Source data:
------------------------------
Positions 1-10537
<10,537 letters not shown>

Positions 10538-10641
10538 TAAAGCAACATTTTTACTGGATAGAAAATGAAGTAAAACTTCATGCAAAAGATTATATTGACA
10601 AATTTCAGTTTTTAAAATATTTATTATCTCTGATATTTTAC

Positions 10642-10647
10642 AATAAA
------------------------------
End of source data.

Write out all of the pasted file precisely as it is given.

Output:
Positions 1-10537
<10,537 letters not shown>

Positions 10538-10641
10538 TAAAGCAACATTTTTACTGGATAGAAAATGAAGTAAAACTTCATGCAAAAGATTATATTGACA
10601 AATTTCAGTTTTTAAAATATTTATTATCTCTGATATTTTAC

Positions 10642-10647
10642 AATAAA